Daniel Gannaway - Summer StormMany times, an album has been sparked by an artist’s discovery/rediscovery of a new or unusual instrument, and sometimes it’s worked (Todd Rundgren’s A Capella experiment of the human voice as every instrument) and just as many times it hasn’t. This is one of those times where it really works. New Zealand-based indie rocker Daniel Gannaway constructed this somewhere-between-EP-and-LP-length collection on a simple premise: every song would feature the ukelele in some fashion. (Yes, you read right, the ukelele.) Recorded in NZ and Hawaii, Summer Storm takes that premise, and the instrument itself, through several permutations, and it all manages to work, largely thanks to Gannaway’s reliable gifts in the songwriting department. Oddly enough, and this isn’t a crack about originality or the lack thereof, the ukelele’s role here reminded me of the shock value of the mandolin as a lead instrument in R.E.M.’s “Losing My Religion”. It’s front and center on every song, though the tone of the songs shifts from light and breezy (“Across The Sea”, which reminded me curiously of early, pre-electric Split Enz) to more straight-ahead rock (“Talking Story”, which was the song that made me think of the “Losing My Religion” comparison in the first place), with stops at several stylistic destinations in between. Someone’s clearly having fun putting rating: 4 out of 4the ukelele through its paces, though again, the songs are the key – they’re all good enough on their own, unusual arrangements or not, to stand up. But any preconceptions you have about the ukelele in terms of strumming away at old tropical island tunes may not stand up after you hear this one – in a few places, it’s some real rock ‘n’ roll. If you’re in the mood for something different, this is some good stuff.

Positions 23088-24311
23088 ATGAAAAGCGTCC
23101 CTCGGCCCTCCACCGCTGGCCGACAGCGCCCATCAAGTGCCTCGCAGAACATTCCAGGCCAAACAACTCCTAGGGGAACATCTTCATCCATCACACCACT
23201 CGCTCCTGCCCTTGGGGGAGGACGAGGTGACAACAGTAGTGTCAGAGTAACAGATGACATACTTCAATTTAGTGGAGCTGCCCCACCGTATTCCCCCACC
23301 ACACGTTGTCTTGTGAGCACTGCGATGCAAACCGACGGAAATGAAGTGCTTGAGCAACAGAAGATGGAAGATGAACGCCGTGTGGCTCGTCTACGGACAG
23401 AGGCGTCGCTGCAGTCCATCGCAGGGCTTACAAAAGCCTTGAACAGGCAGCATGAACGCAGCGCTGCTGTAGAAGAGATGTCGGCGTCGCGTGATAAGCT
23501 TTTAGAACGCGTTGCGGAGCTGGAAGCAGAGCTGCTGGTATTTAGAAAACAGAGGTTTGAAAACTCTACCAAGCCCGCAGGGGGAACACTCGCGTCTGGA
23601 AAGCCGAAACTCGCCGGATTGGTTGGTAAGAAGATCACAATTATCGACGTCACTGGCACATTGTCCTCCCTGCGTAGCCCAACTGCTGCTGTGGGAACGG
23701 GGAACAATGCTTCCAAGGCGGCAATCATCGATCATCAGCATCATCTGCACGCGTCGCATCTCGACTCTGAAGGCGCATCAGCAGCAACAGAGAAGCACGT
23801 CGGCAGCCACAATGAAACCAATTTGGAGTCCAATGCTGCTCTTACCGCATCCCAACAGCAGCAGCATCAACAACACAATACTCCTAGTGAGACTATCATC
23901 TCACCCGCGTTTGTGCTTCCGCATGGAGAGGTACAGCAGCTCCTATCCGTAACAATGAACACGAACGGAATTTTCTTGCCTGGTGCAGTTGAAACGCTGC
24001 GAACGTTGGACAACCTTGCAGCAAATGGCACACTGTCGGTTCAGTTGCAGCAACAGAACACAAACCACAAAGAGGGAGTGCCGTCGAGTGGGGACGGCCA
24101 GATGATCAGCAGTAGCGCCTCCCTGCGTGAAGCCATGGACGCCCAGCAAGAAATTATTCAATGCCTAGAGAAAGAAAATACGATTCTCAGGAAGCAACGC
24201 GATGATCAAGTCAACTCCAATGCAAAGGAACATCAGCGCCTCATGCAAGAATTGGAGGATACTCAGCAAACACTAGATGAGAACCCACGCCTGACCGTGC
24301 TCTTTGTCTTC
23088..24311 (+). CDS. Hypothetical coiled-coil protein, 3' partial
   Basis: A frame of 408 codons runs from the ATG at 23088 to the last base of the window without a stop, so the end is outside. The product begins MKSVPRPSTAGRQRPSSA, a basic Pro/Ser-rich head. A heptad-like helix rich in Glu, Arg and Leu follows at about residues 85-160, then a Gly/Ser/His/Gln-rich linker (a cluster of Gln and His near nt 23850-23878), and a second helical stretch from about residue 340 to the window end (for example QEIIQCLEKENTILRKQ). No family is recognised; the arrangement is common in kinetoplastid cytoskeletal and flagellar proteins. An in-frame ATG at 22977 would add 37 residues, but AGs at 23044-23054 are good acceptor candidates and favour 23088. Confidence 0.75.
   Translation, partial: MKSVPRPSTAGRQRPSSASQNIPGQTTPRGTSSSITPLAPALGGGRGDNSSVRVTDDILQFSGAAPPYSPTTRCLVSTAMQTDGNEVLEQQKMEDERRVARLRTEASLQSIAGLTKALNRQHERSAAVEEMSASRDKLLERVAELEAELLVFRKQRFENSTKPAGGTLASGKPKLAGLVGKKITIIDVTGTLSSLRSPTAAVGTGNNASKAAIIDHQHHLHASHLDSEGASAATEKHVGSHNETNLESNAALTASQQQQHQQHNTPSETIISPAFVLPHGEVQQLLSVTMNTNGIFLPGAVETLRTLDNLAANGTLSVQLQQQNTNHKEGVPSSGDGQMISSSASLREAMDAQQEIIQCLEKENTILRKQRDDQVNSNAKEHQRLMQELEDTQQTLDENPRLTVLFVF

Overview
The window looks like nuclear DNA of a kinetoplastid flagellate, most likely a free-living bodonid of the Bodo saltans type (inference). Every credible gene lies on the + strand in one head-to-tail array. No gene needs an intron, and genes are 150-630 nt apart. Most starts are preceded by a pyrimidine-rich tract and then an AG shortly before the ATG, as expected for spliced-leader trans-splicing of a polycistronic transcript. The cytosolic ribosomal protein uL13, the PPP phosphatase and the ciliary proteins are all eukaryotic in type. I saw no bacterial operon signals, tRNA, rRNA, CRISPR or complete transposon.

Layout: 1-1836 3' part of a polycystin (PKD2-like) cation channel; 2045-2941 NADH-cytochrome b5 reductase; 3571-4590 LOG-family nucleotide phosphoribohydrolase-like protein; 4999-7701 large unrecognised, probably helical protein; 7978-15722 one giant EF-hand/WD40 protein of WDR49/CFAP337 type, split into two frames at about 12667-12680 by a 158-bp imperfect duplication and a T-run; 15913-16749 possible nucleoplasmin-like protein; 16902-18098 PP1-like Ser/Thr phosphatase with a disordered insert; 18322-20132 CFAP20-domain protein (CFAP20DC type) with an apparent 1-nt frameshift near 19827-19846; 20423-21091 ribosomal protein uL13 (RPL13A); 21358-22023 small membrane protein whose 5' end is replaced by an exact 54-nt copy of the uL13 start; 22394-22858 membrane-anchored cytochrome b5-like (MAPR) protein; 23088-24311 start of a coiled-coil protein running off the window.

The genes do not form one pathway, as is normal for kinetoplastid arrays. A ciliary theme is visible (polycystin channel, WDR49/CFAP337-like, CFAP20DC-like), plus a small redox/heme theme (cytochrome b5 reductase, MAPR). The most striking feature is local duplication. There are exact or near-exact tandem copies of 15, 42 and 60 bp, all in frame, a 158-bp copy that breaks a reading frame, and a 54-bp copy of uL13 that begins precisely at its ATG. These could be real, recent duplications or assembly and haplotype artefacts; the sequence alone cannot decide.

Order this CD

  1. Across The Sea (2:28)
  2. In Heaven (2:56)
  3. Doug’s Little Love Shack (2:35)
  4. No Mall At Sharks Cove (2:49)
  5. Talking Story (2:24)
  6. Silver Lining (3:01)
  7. A Just Senator (2:53)
  8. Summer Storm (3:19)

Released by: Daniel Gannaway
Release date: 2005
Total running time: 22:25

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Daniel Gannaway – Darling One Year